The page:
PLEASANTON -- The Force is strong with with Silicon Valley's cloud-software startups.
For the second time in less than a month, a cloud-software company founded by a former Salesforce executive scored big in an initial public offering: Veeva Systems brought in more than $260 million and nearly doubled in its Wall Street debut Wednesday after Redwood City's Rocket Fuel accomplished a similar feat in September.
"Leaders are attracted to new movements early," Veeva founder and CEO Peter Gassner said Wednesday. "You saw this with PayPal, in a different area, and now you're seeing it with Salesforce.com, which was very early into cloud computing. The alumni that had the vision to go start something are doing it again."
Gassner's company found millions more than early expectations: After filing to go public at $12 to $14 a share, the company raised that range to $16 to $18 last week, then priced its initial batch of shares even higher, at $20. After trading began under the ticker symbol VEEV Wednesday on the New York Stock Exchange, shares nearly doubled, selling in a range of $35.06 to $39.64 before closing at $37.16, 85.8 percent higher than the IPO price.
Rocket Fuel went public at $29 a share last month and has more than doubled, closing Tuesday at $60.60; the company was founded by CEO George John, whom Gassner said sat roughly 25 feet away from him when the two worked at San Francisco-based Salesforce. Both companies are profiting in an industry that is in demand and an IPO market that has heated up ahead of highly anticipated offerings from Twitter and Chinese e-commerce giant Alibaba.
Cloud software -- which allows companies to access essential programs through remote servers, cutting down on hardware costs and allowing for quick updates and easy access from a range of devices -- has been the hottest segment of Silicon Valley's tech industry for IPOs and acquisitions in the past couple years. Just in Veeva's neck of the woods, Dublin-based Taleo sold to Oracle (ORCL) for $1.9 billion in February 2012 and cloud human-resources software company Workday went public a year ago at a valuation of $4.5 billion that has tripled.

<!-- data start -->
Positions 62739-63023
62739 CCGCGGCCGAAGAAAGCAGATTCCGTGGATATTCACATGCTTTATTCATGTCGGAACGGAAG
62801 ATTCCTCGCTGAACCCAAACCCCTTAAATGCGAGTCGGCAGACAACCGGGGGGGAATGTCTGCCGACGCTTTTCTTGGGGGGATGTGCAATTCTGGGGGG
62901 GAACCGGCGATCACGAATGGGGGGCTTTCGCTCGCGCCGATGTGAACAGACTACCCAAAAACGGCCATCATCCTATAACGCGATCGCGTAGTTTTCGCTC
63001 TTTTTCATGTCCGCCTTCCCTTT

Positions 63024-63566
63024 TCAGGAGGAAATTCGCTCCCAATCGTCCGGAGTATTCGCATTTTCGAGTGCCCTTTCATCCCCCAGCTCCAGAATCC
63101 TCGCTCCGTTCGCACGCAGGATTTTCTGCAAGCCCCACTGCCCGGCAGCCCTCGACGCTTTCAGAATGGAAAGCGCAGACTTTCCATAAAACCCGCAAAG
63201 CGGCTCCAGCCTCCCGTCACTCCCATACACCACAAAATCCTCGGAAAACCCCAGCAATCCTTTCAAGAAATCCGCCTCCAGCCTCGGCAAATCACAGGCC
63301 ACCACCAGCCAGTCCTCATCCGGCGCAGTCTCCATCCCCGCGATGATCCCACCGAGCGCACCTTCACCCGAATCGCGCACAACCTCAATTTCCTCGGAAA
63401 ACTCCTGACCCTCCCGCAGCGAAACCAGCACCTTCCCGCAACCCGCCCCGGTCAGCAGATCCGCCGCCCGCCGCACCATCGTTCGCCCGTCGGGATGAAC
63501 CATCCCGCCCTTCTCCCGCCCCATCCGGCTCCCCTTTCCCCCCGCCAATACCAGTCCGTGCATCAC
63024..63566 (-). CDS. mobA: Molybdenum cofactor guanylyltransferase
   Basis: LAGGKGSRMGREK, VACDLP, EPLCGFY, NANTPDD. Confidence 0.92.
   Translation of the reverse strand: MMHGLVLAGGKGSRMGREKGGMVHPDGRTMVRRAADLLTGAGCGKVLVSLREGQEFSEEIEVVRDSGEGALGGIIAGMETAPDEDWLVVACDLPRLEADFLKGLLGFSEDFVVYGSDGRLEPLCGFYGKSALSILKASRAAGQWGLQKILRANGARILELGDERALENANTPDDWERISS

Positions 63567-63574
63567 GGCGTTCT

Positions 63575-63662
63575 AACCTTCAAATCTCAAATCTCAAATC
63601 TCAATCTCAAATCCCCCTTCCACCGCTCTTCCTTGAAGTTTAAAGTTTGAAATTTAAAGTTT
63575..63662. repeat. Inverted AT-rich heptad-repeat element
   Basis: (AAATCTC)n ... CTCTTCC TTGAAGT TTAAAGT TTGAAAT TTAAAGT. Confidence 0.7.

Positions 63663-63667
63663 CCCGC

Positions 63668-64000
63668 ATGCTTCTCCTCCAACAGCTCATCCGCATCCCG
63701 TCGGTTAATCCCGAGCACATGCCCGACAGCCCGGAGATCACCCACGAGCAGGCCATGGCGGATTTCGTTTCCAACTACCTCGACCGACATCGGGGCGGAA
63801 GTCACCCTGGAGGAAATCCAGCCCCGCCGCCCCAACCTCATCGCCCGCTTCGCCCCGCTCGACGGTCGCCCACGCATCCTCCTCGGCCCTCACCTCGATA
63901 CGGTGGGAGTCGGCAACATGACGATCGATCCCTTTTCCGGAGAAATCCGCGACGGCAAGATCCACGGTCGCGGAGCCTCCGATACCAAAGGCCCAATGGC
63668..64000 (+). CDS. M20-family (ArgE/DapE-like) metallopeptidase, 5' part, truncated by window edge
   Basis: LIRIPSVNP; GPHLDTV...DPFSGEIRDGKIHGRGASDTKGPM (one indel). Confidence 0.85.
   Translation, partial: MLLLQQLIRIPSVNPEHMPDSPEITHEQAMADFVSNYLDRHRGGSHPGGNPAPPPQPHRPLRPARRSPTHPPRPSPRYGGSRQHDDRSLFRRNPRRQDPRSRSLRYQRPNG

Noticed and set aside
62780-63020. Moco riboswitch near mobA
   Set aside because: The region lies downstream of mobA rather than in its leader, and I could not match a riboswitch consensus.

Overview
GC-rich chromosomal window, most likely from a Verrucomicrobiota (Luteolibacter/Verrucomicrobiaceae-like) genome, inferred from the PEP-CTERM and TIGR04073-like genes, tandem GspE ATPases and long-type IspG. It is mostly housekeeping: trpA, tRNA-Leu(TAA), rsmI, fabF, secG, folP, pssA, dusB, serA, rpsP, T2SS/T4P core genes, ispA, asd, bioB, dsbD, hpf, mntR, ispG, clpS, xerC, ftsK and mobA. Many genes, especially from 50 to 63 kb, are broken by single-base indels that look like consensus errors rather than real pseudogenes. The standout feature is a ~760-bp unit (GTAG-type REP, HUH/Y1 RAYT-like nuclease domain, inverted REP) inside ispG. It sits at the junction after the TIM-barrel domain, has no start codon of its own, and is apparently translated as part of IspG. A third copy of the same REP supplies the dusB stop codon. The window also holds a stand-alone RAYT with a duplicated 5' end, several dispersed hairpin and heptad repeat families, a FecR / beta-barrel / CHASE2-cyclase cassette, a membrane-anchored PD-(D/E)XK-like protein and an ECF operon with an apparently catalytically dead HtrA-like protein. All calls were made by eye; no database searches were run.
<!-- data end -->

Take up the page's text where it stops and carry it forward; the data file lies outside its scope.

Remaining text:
Much of the excitement surrounding Veeva stems from its rare ability to produce profits ahead of its IPO while exhibiting stellar revenue growth of more than 100 percent in each of the last two years. Veeva has recorded a profit three years in a row, bringing in a total of nearly $27 million in that period.
In meeting with investors, Gassner said "they hadn't seen a cloud software company with our type of financials -- this combination of high revenue growth and consistent profitability."
Veeva is part of a wave of cloud software startups that focus on the needs of specific industries. The 6-year-old company was founded to take the life-sciences industry into the cloud, which allows companies to access essential programs through remote servers, cutting down on hardware costs and allowing for quick updates and easy access from a range of devices.
"In 2006, it became very obvious to me that the next wave of cloud computing would be these industry-specific lines of business applications for various industries," Gassner said in a telephone interview from New York, where he and fellow Veeva executives rang the opening bell Wednesday for the NYSE.
Since its founding, Veeva has managed to build its client list to 170 biotechnology and pharmaceutical companies, including industry stalwarts such as Pfizer, Eli Lilly and Genentech. Gassner pointed out that the $1.6 trillion industry faces strict and constantly changing government restrictions worldwide, which inflates the need for software developed especially for these companies, and is likely headed for strong growth.
"As the world economy gets more advanced, health care is always going to be important to people, and that's coupled with being on the cusp of some real breakthroughs in life sciences, with genomics and personalized medicine," Gassner said.
Veeva sold slightly more than 13 million shares in the IPO, collecting $260.9 million at a valuation of $2.44 billion; the company sold 9.7 million of those shares for a total take of $194 million, while early investors such as venture-capital investor Emergence Capital sold the other 3.3 million shares.
Gassner said the company would use proceeds to build on its software, including building data-focused applications to its product line, and adding to the Pleasanton company's 650-employee workforce.
"Absolutely, we're hiring. If you know anybody, please send them along," Gassner said.
Contact Jeremy C. Owens at 408-920-5876; follow him at Twitter.com/jowens510.